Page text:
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Testing Methodology (and considerations)

Why are we only testing 2GB SD and 4GB CompactFlash cards when higher capacity models are now for sale? Well, despite the fact that SD cards are available in sizes greater than 2GB, they need a FAT32 system to operate correctly. This means that many devices are not yet compatible. Throw in the newer SD 2.0 standard and the limited compatibility for SDHC cards and you can see why we’ve stuck to testing 2GB SD cards.

As an example, the Canon EOS-1D Mark II (or for that matter any EOS-1D series camera) is not compatible with SD memory cards larger than 2GB (as of January 2006). Whether this will or can be addressed in a future firmware update is difficult to say but for the meantime, we would suggest you check with your camera manufacturer before you purchase a 4GB SD card or higher. CF cards up to 8GB work without problems in the Canon EOS-1D Mark II, but due to the scarcity of these cards at the time of this review, we’ve focused on 4GB CF cards.

Before we go on, we should also be clear on one thing. Testing flash memory cards is not as straightforward as one might think. There are many factors that can affect performance ranging from the type of data that is recorded or copied (and its directory structure), the flash memory chips used, the performance and compatibility of the card’s onboard controller and of course, how well these operate with the card reader and camera that you use. These varying factors and host devices make it very difficult to control and standardise the tests, and will invariably introduce bottlenecks into the equation.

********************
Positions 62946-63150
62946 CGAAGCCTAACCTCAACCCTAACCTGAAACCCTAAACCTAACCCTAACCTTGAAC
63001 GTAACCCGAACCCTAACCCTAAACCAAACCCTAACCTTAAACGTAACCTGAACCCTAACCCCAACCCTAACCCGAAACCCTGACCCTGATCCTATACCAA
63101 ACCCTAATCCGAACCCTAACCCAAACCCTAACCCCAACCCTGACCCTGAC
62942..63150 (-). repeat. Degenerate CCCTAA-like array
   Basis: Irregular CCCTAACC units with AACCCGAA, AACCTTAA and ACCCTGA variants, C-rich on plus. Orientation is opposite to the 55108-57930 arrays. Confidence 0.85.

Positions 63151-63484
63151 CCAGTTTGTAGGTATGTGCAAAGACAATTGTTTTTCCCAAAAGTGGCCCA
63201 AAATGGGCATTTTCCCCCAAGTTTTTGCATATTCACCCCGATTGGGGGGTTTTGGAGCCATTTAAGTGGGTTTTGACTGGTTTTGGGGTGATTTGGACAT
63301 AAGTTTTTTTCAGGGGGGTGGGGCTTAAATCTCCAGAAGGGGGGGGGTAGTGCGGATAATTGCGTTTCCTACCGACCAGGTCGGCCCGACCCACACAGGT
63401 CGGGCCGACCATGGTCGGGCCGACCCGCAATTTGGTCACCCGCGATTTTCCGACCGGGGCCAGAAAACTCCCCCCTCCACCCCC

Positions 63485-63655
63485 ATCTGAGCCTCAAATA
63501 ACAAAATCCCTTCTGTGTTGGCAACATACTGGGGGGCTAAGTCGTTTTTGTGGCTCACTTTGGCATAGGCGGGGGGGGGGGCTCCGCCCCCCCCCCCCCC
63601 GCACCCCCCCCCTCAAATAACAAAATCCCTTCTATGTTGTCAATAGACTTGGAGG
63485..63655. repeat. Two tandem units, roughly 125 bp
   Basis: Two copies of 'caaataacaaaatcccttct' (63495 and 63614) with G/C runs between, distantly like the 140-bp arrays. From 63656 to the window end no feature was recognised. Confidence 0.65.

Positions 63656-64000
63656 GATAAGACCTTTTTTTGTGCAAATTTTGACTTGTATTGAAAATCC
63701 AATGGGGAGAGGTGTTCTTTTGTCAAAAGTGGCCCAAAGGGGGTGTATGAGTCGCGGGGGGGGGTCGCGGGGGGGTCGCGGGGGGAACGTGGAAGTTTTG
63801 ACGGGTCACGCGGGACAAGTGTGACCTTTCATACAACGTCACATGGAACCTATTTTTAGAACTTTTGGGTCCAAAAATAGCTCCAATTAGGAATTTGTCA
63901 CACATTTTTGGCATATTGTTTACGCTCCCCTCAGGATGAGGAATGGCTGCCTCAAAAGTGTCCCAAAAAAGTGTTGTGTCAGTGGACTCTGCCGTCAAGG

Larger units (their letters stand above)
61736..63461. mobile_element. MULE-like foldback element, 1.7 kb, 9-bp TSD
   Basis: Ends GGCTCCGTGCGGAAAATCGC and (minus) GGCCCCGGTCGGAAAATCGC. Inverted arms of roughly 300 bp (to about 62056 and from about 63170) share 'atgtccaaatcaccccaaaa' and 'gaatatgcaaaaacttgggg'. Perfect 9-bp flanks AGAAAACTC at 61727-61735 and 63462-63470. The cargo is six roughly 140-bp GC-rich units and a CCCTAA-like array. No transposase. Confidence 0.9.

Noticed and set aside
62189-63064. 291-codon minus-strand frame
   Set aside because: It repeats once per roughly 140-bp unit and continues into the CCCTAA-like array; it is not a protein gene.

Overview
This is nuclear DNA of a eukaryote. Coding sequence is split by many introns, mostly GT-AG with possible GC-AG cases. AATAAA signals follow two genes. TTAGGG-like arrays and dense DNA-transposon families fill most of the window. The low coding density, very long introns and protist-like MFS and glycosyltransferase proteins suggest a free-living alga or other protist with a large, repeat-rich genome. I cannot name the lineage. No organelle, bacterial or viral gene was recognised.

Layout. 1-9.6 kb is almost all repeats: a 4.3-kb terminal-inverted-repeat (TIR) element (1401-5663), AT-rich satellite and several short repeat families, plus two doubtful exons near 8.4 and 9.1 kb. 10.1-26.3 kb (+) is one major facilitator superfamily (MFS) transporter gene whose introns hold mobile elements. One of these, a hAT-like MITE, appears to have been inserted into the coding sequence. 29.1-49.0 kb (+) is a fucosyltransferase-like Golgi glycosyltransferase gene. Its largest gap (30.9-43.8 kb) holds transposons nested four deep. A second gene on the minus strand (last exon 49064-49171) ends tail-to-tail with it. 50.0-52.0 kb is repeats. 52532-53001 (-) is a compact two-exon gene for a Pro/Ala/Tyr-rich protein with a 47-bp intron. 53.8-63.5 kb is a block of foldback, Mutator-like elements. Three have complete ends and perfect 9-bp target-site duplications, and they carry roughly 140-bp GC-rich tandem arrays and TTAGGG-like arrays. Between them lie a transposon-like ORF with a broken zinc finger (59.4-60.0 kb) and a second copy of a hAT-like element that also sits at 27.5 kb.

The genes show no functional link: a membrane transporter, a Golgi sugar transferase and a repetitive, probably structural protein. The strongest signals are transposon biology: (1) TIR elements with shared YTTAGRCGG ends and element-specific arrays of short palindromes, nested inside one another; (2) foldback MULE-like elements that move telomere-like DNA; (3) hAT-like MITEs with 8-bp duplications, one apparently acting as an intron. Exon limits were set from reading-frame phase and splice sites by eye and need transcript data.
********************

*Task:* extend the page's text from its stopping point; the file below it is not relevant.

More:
In this respect, you’ll find that most manufacturers quote read and write speeds obtained from tests under ideal conditions where “real world” bottlenecks have been minimised. One of the most popular providers of tests and testing equipment is TestMetrix. The equipment they design and manufacture is geared toward getting the most out of memory cards and as such can reveal their true read and write potential.

For you, and me it’s probably best to regard this as compliance testing so that memory manufacturers can meet the standards set by the CompactFlash, Secure Digital and MultiMediaCard Associations, thereby allowing them to adorn their cards with figures like 20MB/sec and 133X.

In practice, many of us are unlikely to see these kinds of speeds with our “standard” card readers and “everyday” PCs, or for that matter even our digital cameras. It’s often an overlooked point, but many of our digital cameras have limited write speeds too, so the full potential of these so-called high-speed cards will be restricted. However, in time I’m sure we’ll see cameras, especially prosumer/professional models, with high bandwidth memory card interfaces.

For now though, it’s worth noting that the X speed rating is based on the data rate of a single speed CD-ROM, equivalent to 150KB/s. A 50X speed flash card is therefore rated at 7,500KB/s or as many manufacturers like to quote 7.5MB/s. Strictly speaking this should be approximately 7.3MB/s. This is because to convert kilobytes into megabytes requires a divisional factor of 1,024 (binary) and not 1,000 (decimal). After all, we are talking about computer data here and not metres or grams…

In our tests, we’ve accounted for this but for the sake of argument we’ve slapped a red line on each graph to highlight the 50X (7.5MB/s) barrier.

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